Warring by The Darcys

The Darcys | WarringRating: 8.2/11 |

Released: September 17, 2013

There is much to be said for having an intimate knowledge of a band’s history when you decide to take on their latest body of work. From their discography to the band members names to their favorite breakfast cereal, such knowledge tends to provide a framework of study and reference – musically speaking, of course. But not everyone is familiar with the four Canadians known as the Darcys or the fact that this particular album is the third installment in a trilogy.

But even if you’re clueless to the previous installments, don’t let that stop you from taking Warring on because, truth is, this album does, and needs to, stand on its own. In less than 42 minutes The Darcys wreak a dense and beautifully cinematic havoc that, no matter the abstract trail occasionally taken, remains dramatic and sturdy but still lush and pliable so that it can bend without breaking off course. The sonic affair gets kicked off on a chilly note as Jason Couse’s icy falsetto, the piano push, Wes Marksell’s lamenting drumbeat and an abundance of cavernous sound make “Close To Me” a forceful and fulfilling opener. The clarity and sound detail on Warring seems to be just as important to the package as a well turned lyric, a soulful backbone or the clipped guitar work in “The River” becoming the track’s guiding light. Once the echoing voices move into “Pretty Girls,” whether accidental or intentional, The Darcys strike a very TV On The Radio-esque chord (think “Wolf Like Me”) only with cleaner edges as the agitation that often comes from more abstract musical art is kept to a minimum throughout the album. This stuff is called ‘art rock’ for a reason; in the listening you hear songs that are more meticulously ‘designed’ rather than simply written but they still maintain rock’s elemental nature of boldness. Grandeur is grasped and, for the most part, achieved. Just when “Hunting” bursts with an energetic aggression and a buzz saw of a bass line The Darcys slip into a sleek and pristine groove of “Horses Fell.”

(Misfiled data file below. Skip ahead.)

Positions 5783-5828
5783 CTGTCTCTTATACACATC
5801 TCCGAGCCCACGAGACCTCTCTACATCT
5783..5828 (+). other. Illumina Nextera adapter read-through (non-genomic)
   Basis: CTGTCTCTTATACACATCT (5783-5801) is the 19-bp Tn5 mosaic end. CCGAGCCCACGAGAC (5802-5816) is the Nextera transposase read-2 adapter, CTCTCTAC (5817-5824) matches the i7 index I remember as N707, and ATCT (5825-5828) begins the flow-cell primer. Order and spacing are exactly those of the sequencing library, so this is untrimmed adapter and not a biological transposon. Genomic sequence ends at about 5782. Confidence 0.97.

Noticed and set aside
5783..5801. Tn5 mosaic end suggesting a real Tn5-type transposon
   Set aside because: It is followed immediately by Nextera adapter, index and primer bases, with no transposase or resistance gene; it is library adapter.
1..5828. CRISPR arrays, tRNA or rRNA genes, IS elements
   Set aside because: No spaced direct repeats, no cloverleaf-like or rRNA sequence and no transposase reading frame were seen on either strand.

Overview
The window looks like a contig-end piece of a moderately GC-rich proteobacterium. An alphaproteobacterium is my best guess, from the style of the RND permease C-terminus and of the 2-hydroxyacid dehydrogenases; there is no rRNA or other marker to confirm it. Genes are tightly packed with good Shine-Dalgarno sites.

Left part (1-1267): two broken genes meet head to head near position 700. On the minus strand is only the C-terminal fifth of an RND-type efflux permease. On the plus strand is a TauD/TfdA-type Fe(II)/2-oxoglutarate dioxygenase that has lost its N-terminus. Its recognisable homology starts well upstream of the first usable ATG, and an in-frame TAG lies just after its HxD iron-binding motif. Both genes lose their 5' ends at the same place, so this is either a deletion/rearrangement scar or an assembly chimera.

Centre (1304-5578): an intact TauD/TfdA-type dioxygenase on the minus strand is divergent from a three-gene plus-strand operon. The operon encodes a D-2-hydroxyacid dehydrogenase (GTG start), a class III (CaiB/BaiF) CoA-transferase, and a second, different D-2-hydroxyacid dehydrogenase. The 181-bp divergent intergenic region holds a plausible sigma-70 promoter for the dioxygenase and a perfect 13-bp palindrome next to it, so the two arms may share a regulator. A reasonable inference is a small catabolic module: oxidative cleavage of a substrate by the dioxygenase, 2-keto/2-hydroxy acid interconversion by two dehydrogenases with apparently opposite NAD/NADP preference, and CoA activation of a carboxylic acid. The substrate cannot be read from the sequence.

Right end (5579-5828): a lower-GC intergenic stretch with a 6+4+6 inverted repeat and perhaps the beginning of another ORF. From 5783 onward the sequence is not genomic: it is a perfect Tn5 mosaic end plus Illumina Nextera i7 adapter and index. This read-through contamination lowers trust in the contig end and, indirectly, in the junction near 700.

This is dreamscape material unfolding layer by layer for intense observation. Understand that this is not lighthearted work: it’s an album for which greater appreciation grows with each subsequent listen. The fluctuation between heady and languid is, in itself, a kind of tension that is somewhat imposing because you may find yourself unsure of how to absorb it, if not how to feel. If this album has a weakness, perhaps it is the emotional distance that even its best tracks (“Horses Fell,” “The River, “Lost Dogfights”) keep the listener at despite the grandiose moments (although the choir-like offering of “Lost Dogfights” is redemptive). Warring is focused yet so oddly wide open (but not so much that it digresses into obscure or aimless indulgence) that you can absolutely understand the length of time that it took for these guys to get it done: three years. Perhaps this is The Darcys consciously warring against or exorcising personal and professional inhibitions that are creativity-killers, after all this is a band that took on Steely Dan. Not by merely covering one of their songs but by covering an entire Steely Dan album (AJA) and doing it in their own image. No, really, The Darcys did that.

Hearing these songs live may be the truest test of how well and how long this album will stand up for The Darcys over time, but Warring is, indeed, a formidable piece of work for the foursome in the vein of an opus (which was their intention) where they foster an ambitious and intelligent cool amongst the pretty drama.

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